Comfort Seeking: Validation of a new measure and its association with GPA
AuthorBardi, C. Albert; Brady, Michael F.; Kravitz, Rachel A.; Magrath, Elizabeth R.; Thomasson, Ann L.B.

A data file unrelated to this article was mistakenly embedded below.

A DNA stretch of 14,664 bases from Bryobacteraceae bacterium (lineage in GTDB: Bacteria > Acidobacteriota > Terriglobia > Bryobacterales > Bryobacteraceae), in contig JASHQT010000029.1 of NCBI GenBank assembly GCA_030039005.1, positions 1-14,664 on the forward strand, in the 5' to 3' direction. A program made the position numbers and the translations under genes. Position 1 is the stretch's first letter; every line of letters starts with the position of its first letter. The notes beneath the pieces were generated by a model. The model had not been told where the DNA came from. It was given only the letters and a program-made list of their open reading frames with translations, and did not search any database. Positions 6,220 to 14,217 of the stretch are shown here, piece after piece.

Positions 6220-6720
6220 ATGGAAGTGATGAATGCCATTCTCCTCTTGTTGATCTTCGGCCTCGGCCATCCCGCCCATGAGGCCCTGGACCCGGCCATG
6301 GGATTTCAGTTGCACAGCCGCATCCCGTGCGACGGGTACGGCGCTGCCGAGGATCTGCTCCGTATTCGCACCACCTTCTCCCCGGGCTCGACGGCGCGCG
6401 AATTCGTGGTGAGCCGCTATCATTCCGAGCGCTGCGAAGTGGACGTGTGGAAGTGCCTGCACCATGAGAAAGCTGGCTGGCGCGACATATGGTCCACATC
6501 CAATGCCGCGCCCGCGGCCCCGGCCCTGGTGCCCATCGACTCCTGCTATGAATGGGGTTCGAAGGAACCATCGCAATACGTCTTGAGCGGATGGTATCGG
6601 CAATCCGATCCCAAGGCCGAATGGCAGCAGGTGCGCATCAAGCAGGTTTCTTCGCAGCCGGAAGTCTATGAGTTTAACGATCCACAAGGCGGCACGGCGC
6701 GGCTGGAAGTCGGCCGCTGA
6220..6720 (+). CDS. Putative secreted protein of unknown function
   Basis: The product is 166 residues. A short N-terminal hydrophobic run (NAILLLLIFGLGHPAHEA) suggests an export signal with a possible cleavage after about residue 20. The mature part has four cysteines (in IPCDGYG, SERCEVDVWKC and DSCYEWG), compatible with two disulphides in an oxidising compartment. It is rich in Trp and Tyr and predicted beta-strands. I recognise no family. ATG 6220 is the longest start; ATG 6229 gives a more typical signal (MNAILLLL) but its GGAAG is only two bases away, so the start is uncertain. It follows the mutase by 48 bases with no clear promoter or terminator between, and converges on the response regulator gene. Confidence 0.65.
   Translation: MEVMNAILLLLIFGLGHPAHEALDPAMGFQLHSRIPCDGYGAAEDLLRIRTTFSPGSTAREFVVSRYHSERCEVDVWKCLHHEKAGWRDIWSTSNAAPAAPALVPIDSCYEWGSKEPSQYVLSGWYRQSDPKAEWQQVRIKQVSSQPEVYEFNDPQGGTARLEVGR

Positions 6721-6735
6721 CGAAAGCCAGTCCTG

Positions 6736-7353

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Comfort seeking is defined as the pursuit of physical, mental and social ease. A measure of comfort seeking would theoretically correlate positively with measures of dependent personality traits (Dependent Personal Questionnaire, DPQ), anxiety symptoms (Beck Anxiety Inventory, BAI) and somatization (Somatization Scale of the Brief Symptom Check List 90, SOM). It was also hypothesized that comfort seeking would be negatively correlated with openness to experience (Big Five Inventory—Openness to Experience scale, BFI-OE), conscientiousness and emotional stability (Ten Item Personality Inventory, TPI-C and TPI-ES, respectively). Our research group generated a pool of twenty-two items based on four theoretical comfort domains: general, physical, mental and interpersonal comfort. The items were administered along with the proposed personality correlates to 178 undergraduates. Only items that correlated in the hypothesized direction with at least two of the other administered measures were included in a factor analysis. A principle axis factors analysis yielded a one-factor solution accounting for 21.3% of the variance. The final seven-item Comfort Seeking Scale (CSS) correlated positively with SOM, DPQ and BAI. The scale also correlated negatively with BFI-OE, TPI-C, TPI-ES, and contrary to prediction, a measure of extraversion (TPI-EX). Higher scores on the CSS were found to be negatively associated with cumulative grade point average. Further development of the CSS is discussed.
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